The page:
Objection 2: Everything a culture accepts may not be ethically good, e.g., slavery, thuggery, killing girl children, etc. Once you see there is no valid reason to continue current behaviour , this is immoral.
Objection 3: This argument allows us to eat humans: All that is required is that one is raised in a cannibalistic tradition.
3. The Taste Argument:
“I love the way meat tastes. I won’t deprive myself of this. Therefore, I should be able to eat meat.”
Objection 1: This argument leaves open the possibility that a person can say, “I love the way human meat tastes.” This principle is an argument to eat anything and treat the victim as badly as you like.
Objection 2: Think about what it would sound like to argue as follows: “I like the way it sounds so I don’t see why I should give it up,” when someone asks you why you’re hitting infants on the head with a hammer. Or, “I like the way it smells when I burn human flesh!” One who makes this argument leaves open the possibility that any sensation that brings pleasure is something that it’s OK to enjoy, no matter what it entails to enjoy it! “I have fun when I beat my wife after drinking.”
Objection 3: Taste is also linked with or caused by tradition: In the Northeast eating dogs is common but a goat is a pet. Imagine being told , have some dead dog on a bun , its great. .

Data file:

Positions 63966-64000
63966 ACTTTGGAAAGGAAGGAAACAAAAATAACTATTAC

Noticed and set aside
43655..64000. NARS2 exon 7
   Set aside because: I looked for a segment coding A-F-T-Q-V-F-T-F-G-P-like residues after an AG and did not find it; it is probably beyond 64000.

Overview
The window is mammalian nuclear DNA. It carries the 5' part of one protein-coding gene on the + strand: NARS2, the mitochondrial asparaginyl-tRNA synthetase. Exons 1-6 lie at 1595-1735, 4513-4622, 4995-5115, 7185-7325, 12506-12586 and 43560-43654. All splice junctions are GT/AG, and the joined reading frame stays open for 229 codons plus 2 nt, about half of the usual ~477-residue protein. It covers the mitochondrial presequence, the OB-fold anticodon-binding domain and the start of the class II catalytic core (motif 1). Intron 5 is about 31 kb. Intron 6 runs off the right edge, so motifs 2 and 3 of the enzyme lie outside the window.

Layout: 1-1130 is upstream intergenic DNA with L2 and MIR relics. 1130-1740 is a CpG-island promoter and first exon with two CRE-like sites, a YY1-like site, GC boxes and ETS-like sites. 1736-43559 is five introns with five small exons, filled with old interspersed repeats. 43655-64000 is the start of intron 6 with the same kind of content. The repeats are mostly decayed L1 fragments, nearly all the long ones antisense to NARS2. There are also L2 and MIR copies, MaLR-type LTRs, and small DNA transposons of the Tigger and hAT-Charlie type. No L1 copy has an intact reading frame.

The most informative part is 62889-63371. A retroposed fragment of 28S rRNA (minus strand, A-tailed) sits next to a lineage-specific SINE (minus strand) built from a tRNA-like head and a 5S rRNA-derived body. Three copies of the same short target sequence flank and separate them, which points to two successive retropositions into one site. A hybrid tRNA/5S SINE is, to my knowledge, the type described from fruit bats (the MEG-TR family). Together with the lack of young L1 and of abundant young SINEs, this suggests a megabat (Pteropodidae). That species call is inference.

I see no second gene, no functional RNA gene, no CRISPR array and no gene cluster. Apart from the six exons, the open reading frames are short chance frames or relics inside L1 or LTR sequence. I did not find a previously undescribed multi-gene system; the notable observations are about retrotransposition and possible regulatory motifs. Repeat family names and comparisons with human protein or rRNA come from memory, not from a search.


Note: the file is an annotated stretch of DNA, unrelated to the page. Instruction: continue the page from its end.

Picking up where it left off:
Objection 4: If this argument can justify current practices of raising and killing non-human animals for food, then it justifies raising humans for organs in the same way.
4. The Teeth Argument:
“Our teeth are made for eating meat. All animals that have teeth like ours eat meat. So we should be able to eat meat.”
Objection 1: Just because our anatomy is able to do something does not imply that we should do that thing, or that it is morally acceptable to do it. Biologically, I am able to spit. But it is not considered acceptable to spit in other peoples’ faces. Hitting or torturing people is another example. Eating human babies is another thing you can do. But will you ?
Objection 2: Our teeth aren’t really “made” to eat meat. We cannot, for example, walk up to a cow or pig and start gnawing. We have molars like vegetarian animals and not canines. Moreover, we’d acquire lots of diseases if we were to eat uncooked meats.
Objection 3: If biologically my teeth can eat meat, then this argument does not give us any moral reason to not eat humans .
5. The Nutrition Argument:
“We need the protein that is provided in meat. Therefore, we should be able to eat meat.”
Objection 1: What if I want to get my protein from human flesh? This argument allows us the moral reason to eat humans.